3. What is the strategy of animals in the Arctic. Answer; not to face the harshness of the cold. Those that can migrate (birds and elks etc) migrate south so as not to experience an Arctic winter. Those that cannot migrate bury themselves in the ground and go into a near death state for 6 months so as not to experience the harshness of winter.
      4. Bio diversity is at its greatest in warm wet environs such as tropical rain forests and least in cold arid climes such as Antarctica.
      5. Although man can trace his distant ancestors back 3 to 4 million years (lucy, eve etc), and modern man back perhaps 200,000 to 250,000 years, all advances in skills and civilisation have occurred since around the starting of the Holocene (the present benign warm period of the present intergalcial that started circa 14.000/15,000 years ago).
      6. All advanced civililisations are temperature dependent, eg Egyptian the Minoan then Greek then Roman then Northern Europe. There has not been an advanced civilasation from a cold climate, and to the extent that there was one 9the Vikings) this was during the Viking Warm Period/Medieval Warm Period!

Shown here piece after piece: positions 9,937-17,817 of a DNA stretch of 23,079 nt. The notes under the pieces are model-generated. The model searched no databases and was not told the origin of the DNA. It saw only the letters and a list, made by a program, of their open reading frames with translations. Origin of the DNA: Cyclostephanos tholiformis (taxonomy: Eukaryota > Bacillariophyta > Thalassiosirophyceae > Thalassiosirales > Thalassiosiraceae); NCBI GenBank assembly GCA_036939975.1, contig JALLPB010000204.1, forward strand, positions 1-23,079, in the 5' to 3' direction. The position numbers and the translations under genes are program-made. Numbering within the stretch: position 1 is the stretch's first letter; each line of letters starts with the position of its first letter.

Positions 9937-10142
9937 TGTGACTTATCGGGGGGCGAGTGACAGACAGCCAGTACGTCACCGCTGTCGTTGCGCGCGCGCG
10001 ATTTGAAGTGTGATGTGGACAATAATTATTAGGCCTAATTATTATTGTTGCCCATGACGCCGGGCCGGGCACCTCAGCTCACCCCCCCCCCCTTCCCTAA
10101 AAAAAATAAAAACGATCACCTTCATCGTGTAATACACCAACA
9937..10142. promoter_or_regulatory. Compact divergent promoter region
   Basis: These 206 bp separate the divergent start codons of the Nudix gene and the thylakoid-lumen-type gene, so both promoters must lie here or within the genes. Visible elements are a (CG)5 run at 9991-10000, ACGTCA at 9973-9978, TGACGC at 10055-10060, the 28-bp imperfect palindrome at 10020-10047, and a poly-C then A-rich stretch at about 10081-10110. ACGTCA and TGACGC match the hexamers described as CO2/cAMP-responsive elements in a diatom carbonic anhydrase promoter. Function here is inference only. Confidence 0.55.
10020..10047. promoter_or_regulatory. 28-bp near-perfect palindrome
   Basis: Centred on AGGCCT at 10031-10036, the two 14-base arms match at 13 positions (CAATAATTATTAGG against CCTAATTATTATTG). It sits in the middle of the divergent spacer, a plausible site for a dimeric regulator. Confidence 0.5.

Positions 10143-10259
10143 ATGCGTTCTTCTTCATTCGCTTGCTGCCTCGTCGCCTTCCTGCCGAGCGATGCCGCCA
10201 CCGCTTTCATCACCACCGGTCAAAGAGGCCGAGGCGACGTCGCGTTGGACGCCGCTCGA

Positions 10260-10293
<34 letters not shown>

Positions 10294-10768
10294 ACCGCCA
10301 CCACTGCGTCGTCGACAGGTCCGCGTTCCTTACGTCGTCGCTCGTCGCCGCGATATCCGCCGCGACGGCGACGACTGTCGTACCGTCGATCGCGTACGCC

7. Stonehenge was built slightly after the Great Pyramids. It is no coincident that men in the cold climate of Wiltshire could only place a few large stones one on top of another whilst the Egyptians could build the Great Pyramid that is so remarkable that even today we do not fully understand how it was built. Egypt had a warm benign climate such that people had time to learn skilss, writing etc and pass these down from father to son. In the cold climate of Wiltshire the fundamental skill set was survival and they had no time to develop wider skill sets because battling the cold harsh environment was a daily chore.
      8. If one goes back further in time, the time of the Dinosaurs then animals grew really big because it was a time of warmth and plenty.